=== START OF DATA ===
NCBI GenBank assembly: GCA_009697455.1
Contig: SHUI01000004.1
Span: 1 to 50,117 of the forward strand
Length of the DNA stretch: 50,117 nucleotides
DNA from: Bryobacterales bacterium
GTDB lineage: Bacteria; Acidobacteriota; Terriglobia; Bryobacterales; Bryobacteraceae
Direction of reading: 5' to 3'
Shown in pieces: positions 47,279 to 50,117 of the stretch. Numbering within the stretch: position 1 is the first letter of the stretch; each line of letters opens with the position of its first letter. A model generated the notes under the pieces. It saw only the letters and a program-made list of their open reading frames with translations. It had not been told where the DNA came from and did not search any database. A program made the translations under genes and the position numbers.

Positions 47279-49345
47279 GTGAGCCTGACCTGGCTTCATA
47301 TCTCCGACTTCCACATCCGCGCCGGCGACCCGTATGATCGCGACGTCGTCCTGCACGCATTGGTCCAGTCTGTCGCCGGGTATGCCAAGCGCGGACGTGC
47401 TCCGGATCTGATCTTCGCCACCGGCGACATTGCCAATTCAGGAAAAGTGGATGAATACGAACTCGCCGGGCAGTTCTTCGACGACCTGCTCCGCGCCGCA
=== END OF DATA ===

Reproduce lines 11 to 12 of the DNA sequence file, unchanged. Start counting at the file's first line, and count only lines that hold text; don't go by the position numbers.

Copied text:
47301 TCTCCGACTTCCACATCCGCGCCGGCGACCCGTATGATCGCGACGTCGTCCTGCACGCATTGGTCCAGTCTGTCGCCGGGTATGCCAAGCGCGGACGTGC
47401 TCCGGATCTGATCTTCGCCACCGGCGACATTGCCAATTCAGGAAAAGTGGATGAATACGAACTCGCCGGGCAGTTCTTCGACGACCTGCTCCGCGCCGCA